Thursday, February 19, 2009

My Mother's Kringlas

Every holiday season when I was growing up in Madelia, MN, my mother, Edith, would bake hundreds of Christmas cookies, scrolls, and kringlas--a Norwegian pastry twisted into figure eights and flavored with anise. She'd put the goodies in big round cookie tins and store them in the unheated porch off the dining room. The treats would carry us through Christmas and well into the winter.

It's been a long time since I've tasted my mother's pastries. Twenty years ago she hung up her apron, unable to follow the recipes or operate the oven. She was seventy-five. Since then, Mom has become less and less verbal, but she can be alert, follow a conversation, and communicate what she wants.

Although she doesn't say much, Mom's sweet tooth has not diminished. She loves pecan pie, chocolates, cookies, and ice cream. She may pick at the meat loaf, baked potato, and green beans at the Madelia nursing home, but she spoons up every last bit of her brownie.

As a special treat for her 95th birthday this week, I baked a batch of kringlas. I had tried in the past to make them from a recipe she wrote by hand in an old spiral notebook. The results looked like kringlas but were dry and tough.

Recently my sister sent me her recipe for Mom's kringlas (see below). This recipe said to chill the dough overnight before rolling it into ropes. Doh! I made another attempt, and this time the results were . . . well . . . surprisingly good.

I will never equal my mother's baking skills, nor attain her artistry in creating uniform figure eights, but my new kringlas have the taste and the texture I remember. I hope that the anise-flavored pastries will trigger some long dormant synapses in my gentle mother's brain.


Edith Bohan's Kringlas

1 cup sugar
2 Tbl butter
2 eggs
1 tsp anise 1 cup sour cream
1 tsp baking soda
1/2 tsp baking powder
3 cups flour
1/2 tsp salt

Mix sugar, butter, beaten eggs and anise. Stir baking soda into the sour cream and add. Sift flour with baking powder and salt. Refrigerate overnight. Roll, rope fashion, cut in strips and fold in knot or figure 8. Bake until light brown at 375 degrees.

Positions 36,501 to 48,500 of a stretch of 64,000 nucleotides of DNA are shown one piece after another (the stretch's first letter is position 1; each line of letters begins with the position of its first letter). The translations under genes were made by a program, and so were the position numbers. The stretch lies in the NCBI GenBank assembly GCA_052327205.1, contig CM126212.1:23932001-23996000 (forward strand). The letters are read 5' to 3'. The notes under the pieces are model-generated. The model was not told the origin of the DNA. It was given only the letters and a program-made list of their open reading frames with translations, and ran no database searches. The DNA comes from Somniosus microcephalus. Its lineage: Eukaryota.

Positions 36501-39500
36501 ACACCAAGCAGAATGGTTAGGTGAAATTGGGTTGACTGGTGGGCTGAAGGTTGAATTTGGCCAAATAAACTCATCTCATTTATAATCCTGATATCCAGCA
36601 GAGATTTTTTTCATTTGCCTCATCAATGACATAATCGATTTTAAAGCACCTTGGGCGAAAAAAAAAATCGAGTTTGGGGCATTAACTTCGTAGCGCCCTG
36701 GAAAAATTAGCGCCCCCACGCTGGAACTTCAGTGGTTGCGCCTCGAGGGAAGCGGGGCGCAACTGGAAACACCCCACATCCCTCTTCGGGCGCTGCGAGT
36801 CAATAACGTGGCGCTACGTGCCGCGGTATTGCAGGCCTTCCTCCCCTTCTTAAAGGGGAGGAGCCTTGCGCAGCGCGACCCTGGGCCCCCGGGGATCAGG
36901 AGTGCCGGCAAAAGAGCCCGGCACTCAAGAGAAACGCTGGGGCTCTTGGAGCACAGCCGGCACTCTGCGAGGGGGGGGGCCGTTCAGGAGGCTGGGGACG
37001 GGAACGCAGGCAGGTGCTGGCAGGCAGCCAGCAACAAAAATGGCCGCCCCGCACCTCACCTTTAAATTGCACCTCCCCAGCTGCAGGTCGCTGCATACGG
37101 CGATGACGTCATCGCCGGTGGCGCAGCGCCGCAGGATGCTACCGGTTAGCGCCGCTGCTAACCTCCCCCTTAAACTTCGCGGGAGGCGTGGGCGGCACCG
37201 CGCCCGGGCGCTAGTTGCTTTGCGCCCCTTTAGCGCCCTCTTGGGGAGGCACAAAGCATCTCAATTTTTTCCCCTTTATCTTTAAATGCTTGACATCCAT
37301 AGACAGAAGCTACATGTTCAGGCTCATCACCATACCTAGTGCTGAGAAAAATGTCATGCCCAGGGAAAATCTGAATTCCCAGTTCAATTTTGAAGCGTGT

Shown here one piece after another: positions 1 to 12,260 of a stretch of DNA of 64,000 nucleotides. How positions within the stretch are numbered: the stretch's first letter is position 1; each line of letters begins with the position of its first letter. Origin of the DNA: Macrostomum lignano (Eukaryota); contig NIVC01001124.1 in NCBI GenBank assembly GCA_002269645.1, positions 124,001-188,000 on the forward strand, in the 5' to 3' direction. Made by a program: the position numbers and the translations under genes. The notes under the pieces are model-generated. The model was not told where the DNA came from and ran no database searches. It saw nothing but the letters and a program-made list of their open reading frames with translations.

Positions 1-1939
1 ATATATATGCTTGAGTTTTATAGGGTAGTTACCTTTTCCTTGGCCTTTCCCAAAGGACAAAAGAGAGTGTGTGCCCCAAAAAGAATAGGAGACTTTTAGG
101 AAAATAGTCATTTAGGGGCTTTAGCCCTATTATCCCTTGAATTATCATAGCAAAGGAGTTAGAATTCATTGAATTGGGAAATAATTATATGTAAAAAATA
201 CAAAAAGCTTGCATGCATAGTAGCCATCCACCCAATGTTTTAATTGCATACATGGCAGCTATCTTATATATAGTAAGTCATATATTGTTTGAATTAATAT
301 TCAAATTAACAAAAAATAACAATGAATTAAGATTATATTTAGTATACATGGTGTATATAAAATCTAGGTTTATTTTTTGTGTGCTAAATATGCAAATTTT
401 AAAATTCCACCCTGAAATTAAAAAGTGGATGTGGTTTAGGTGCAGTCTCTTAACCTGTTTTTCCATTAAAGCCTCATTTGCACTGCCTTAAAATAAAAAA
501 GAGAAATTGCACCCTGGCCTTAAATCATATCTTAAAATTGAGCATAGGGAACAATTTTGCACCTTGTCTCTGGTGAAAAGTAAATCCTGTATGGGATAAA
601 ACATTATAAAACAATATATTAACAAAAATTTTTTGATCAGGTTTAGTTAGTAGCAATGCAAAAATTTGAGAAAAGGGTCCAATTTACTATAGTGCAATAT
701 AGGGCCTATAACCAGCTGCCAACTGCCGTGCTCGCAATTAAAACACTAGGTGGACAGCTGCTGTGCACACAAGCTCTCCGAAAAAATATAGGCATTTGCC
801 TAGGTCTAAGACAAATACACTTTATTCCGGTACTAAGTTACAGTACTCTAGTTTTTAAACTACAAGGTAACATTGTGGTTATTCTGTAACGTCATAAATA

Note: Dough must be chilled well. Work with small amount at a time.

Friday, February 6, 2009

Luminary Loppet

As we were basking in the warmth of Mexico and thinking about our return to a Minnesota winter, we decided to not let the cold and snow keep us indoors. We would go outdoors and, by gosh, we'd enjoy it!!

True to our vow, five days after arriving home, Nancy and I clicked into our cross country skis for a lap around the frozen Lake of the Isles near downtown Minneapolis. We were part of the annual City of Lakes Luminary Loppet that draws thousands of participants into a crisp January evening. (The term loppet, Swedish for citizens’ race, refers to a recreational cross-country ski event popular in Scandinavia.)

Candles placed in nearly 500 small and large hollow ice blocks lined the 3-kilometer circuit. Bonfires blazed at select points where kids and adults could roast marshmallows and sip hot chocolate or apple cider. A one point there was a group of ice pillars with candles hanging inside. At another point, a five-foot ice pyramid glowed eerily atop the dark, silent, snowy lake.

Thanks to cell phones, our friends, Ann and George, who entered us in the event, found us in crowd and the dark. It was fun to join up with them and also pleasurable to be on our own, whizzing along, with only an occasional candle to show the path, trusting the ski tracks in a strange meditative state of consciousness.

We skied under a wedge of silvery moon and eyed Orion's Belt, a favorite sky-mark on our night walks on the beach of Isla Mujeres, now latitudes away.

It was a magical evening...perhaps the greatest magic being back in winter and enjoying it!